- Cover Up (USA)
- Year of Film
- Pete Walker
- Rupert Davies, Sheila Keith, Deborah Fairfax, Paul Greenwood, Kim Butcher, Fiona Curzon, John Yule, Trisha Mortimer
- Origin of Film
- Genre(s) of Film
- Rupert Davies, Sheila Keith, Deborah Fairfax, Paul Greenwood, Kim Butcher, Fiona Curzon, John Yule, Trisha Mortimer,
- Type of Poster
- Style of Poster
- Origin of Poster
- Year of Poster
- Size (inches)
- 30" x 39 14/16"
- SS or DS
- What terrifying craving made her kill... and kill... and kill...?
This is the original UK quad for the release of Frightmare, a 1974 film by the British director, producer and writer Pete Walker, who specialised in exploitation pictures during the 1960s and 1970s. Walker started out making shoestring budget sexploitation pictures, including School for Sex that were often relative hits in the UK. This worked out well for him since his films were almost always self-financed and thus most of the profits were his to keep and plough into the next feature. In the early 1970s, Walker grew tired of feeding the ‘dirty mack brigade’ and turned his hand to horror.
Frightmare, released in the US as Cover Up, was one of two horror films that Walker directed in 1974, with the other being the private-prison set House of Whipcord. Both films saw Walker reuniting with his regular screenwriting partner David McGillivray, and both feature memorable appearances by Sheila Keith, who would become another regular. In this film she plays Dorothy Yates, a cannibalistic killer who at the start of the film is sentenced to 15 years in prison. She is sent down along with her husband Edmund (Rupert Davies) who chose to take the punishment with her, even though he had nothing to do with the killings. The film picks up after their release and we find that their adopted daughter Jackie (Deborah Fairfax) is living in London and struggling to care for their biological daughter Debbie (Kim Butcher) a wayward 15-year-old who doesn’t realise her parents are still alive.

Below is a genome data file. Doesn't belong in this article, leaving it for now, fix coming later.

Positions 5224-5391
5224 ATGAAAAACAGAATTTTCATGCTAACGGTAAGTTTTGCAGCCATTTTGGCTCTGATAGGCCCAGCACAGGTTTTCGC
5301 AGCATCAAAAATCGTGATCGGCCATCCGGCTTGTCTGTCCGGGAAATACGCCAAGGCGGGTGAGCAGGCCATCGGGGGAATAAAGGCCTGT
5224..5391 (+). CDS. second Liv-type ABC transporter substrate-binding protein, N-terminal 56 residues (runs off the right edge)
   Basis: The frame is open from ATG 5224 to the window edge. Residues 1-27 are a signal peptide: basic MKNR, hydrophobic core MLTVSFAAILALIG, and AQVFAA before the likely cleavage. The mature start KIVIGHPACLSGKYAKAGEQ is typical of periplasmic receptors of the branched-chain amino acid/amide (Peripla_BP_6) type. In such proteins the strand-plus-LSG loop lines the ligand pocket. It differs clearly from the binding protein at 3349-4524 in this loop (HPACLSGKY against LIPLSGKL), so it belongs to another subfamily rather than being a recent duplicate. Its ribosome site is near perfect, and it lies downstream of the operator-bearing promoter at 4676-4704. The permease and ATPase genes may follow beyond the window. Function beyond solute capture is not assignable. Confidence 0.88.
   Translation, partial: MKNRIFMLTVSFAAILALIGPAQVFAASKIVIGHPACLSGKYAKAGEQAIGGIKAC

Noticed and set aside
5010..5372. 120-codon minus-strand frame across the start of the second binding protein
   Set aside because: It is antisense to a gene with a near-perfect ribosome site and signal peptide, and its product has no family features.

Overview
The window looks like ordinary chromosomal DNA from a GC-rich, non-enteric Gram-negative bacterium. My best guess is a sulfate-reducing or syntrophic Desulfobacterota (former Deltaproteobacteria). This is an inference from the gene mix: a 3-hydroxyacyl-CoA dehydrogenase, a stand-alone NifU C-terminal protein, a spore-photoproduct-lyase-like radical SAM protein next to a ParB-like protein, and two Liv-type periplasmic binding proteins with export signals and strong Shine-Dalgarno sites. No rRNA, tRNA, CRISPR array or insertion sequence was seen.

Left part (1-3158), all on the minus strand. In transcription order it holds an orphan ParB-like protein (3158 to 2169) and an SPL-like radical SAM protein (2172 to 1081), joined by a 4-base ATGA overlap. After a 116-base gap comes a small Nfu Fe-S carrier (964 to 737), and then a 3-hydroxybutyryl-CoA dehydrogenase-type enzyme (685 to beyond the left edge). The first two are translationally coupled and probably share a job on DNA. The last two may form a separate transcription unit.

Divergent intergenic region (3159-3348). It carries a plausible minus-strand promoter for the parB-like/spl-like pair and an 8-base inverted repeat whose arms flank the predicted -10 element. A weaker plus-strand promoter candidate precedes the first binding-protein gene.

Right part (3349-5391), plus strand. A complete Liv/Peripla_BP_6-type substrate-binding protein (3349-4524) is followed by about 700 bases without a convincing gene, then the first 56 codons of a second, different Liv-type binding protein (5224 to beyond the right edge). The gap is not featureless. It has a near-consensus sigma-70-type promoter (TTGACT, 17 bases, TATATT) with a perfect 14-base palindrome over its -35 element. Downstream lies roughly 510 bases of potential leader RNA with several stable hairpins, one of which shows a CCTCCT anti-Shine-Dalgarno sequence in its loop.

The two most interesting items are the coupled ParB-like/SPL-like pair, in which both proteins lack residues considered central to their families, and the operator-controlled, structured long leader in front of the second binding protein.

We follow Jackie as she leaves London to visit her parents, now living in a remote farmhouse. There she delivers a mysterious package to her mother who appears frail and innocent. Edmund fears that his wife is up to her old tricks but Jackie isn’t convinced and returns back to London. Soon we discover that Dorothy has put an advert in a magazine offering Tarot Card readings and willing customers are visiting the farmhouse. When she begins by checking that they have no close family or friends, or indeed anyone that would miss them, it’s fair to say that things aren’t looking up for her clueless customers. At the same time, Jackie struggles to control Debbie who is beginning to show signs that she has inherited her mother’s habits.
Arguably the best of Walker’s feature films, Frightmare is a masterclass in building tension and working towards a shocking final act. The film makes great use of various locations, including several in a London which looks barely recognisable today. Sheila Keith’s performance, in particular, is hugely memorable and her ability to portray frail innocence in one scene followed by genuinely disturbing menace in another has to be seen. In this Guardian article about Walker and his films, he describes his working relationship with Keith and how her on screen presence definitely didn’t match her off screen one; “Sheila Keith was a lady who lived a quiet life with her dogs and her cats and came into work to do, brilliantly, whatever was asked of her,” says Walker. “She was like your nice old aunt who would serve you cucumber sandwiches before ripping into a dismembered limb – without complaining.”
This British quad, which features crude artwork of a menacing Sheila Keith, was clearly designed by the team responsible for the quad for House of Whipcord (see here) and I feel fairly certain that the same artist or artists were involved too. If anyone knows who was responsible please get in touch.